During the course of your chapter 13 Plan if you receive an inheritance, bonus or any other type of windfall, you must report the date and amount of money you will receive to the Trustee and your Attorney. Unless previously addressed in your Plan, the Trustee may ask you to turnover, all or a portion of, your windfall for the benefit of your unsecured creditors.


When your Plan is confirmed, it is generally thought that this will prohibit you from incurring any debt for as long as you are under Chapter 13. This may prohibit you from borrowing any money from a finance company or bank or your credit union. You cannot receive an advance of your salary. You may not buy anything over time, like a car or an appliance, and you may not run up a bill to anyone. You cannot sign, co-sign, or guarantee an installment note, and you cannot use a credit card. This applies to any member of your family who is supported by the debtor under Chapter 13, whether they themselves are under the jurisdiction of the Court or not, as long as the party under Chapter 13 may be responsible for the debts.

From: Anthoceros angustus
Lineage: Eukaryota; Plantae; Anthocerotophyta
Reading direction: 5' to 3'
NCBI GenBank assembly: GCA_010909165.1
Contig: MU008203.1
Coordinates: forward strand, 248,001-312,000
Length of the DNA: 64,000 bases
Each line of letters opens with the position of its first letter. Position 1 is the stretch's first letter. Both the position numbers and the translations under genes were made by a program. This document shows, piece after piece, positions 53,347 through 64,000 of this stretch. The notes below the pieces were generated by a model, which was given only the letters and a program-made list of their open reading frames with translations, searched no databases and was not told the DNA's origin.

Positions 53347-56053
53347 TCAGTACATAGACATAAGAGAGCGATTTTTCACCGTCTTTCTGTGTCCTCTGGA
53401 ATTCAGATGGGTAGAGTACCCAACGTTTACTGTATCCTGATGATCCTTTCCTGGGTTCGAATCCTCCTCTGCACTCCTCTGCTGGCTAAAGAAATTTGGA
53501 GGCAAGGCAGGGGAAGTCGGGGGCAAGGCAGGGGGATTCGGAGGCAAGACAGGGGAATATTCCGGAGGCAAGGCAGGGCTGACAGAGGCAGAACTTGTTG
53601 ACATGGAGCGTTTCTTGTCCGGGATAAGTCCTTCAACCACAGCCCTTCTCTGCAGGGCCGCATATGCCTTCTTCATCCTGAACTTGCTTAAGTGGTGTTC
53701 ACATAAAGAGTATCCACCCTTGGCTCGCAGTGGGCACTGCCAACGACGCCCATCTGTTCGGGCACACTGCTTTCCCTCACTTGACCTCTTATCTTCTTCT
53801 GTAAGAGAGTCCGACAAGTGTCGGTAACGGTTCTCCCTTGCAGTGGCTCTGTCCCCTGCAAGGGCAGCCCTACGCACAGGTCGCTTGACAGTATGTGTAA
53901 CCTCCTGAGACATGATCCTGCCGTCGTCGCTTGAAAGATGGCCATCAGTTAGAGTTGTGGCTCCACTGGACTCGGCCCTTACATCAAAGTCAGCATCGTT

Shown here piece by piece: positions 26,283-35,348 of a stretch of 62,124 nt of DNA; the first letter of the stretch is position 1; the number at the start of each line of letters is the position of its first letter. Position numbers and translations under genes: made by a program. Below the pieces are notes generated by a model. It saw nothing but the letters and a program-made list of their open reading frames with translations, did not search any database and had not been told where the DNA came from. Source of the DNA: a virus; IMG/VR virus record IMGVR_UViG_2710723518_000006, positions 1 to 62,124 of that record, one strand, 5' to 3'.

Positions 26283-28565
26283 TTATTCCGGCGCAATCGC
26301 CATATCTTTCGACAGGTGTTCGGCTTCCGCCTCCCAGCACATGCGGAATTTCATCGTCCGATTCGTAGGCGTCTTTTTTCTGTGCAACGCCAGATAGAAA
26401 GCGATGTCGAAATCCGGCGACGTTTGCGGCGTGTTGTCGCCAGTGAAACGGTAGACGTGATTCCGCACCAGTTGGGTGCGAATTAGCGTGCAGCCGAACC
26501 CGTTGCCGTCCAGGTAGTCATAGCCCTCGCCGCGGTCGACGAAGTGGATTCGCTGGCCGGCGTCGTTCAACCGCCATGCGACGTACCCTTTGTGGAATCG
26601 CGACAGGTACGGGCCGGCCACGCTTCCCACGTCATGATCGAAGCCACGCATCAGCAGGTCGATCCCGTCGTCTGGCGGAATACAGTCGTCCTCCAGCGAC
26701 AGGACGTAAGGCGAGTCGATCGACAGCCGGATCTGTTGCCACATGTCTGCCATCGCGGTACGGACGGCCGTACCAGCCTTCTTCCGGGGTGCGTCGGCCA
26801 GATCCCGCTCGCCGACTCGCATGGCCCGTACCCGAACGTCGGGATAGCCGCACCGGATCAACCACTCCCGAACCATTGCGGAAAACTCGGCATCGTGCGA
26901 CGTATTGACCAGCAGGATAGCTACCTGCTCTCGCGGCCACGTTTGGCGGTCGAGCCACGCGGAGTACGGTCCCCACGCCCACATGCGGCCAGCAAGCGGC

There is an exception to this for medical emergencies; the Court will permit you to visit and be billed by a doctor, a pharmacist, a dentist, a hospital, or a clinic during your Plan. If you feel that it is important for you to be able to buy something in installments or be able to borrow money, your Attorney may wish to obtain the Judge’s permission. If you are paying regularly into your Chapter 13 Plan, there is good reason to incur the debt, and your ability to pay your Plan payment is not threatened, the Judge will generally grant you permission.